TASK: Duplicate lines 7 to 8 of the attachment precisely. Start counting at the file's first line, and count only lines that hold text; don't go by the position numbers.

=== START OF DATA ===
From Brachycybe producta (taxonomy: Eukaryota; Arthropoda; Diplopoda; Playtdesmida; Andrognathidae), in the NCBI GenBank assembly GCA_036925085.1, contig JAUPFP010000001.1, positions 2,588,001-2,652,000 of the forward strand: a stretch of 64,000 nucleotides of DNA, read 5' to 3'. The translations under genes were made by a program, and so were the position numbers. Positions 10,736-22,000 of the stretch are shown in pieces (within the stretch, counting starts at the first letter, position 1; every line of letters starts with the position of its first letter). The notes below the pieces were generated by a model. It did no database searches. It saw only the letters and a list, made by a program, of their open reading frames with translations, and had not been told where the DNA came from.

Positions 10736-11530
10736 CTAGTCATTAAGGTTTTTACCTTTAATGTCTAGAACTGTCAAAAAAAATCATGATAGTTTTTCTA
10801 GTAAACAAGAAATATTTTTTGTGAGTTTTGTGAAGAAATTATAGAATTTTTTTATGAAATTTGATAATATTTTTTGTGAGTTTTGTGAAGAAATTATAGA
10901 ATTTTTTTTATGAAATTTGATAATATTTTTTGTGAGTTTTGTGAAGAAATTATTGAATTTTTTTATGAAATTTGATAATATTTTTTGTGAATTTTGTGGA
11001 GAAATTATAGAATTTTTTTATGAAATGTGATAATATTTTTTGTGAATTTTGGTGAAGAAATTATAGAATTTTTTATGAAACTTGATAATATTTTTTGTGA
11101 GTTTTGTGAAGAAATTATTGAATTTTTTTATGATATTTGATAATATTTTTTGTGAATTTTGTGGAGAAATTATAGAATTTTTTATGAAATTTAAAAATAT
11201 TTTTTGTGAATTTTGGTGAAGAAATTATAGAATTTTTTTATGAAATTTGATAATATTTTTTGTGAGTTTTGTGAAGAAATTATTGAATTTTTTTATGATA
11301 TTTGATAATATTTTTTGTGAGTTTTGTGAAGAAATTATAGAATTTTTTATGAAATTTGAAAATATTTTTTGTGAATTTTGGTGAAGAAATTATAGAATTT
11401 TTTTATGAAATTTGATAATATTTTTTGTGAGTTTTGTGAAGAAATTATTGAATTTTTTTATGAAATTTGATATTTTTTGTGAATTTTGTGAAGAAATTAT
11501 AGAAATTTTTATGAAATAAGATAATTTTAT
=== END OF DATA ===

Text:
11101 GTTTTGTGAAGAAATTATTGAATTTTTTTATGATATTTGATAATATTTTTTGTGAATTTTGTGGAGAAATTATAGAATTTTTTATGAAATTTAAAAATAT
11201 TTTTTGTGAATTTTGGTGAAGAAATTATAGAATTTTTTTATGAAATTTGATAATATTTTTTGTGAGTTTTGTGAAGAAATTATTGAATTTTTTTATGATA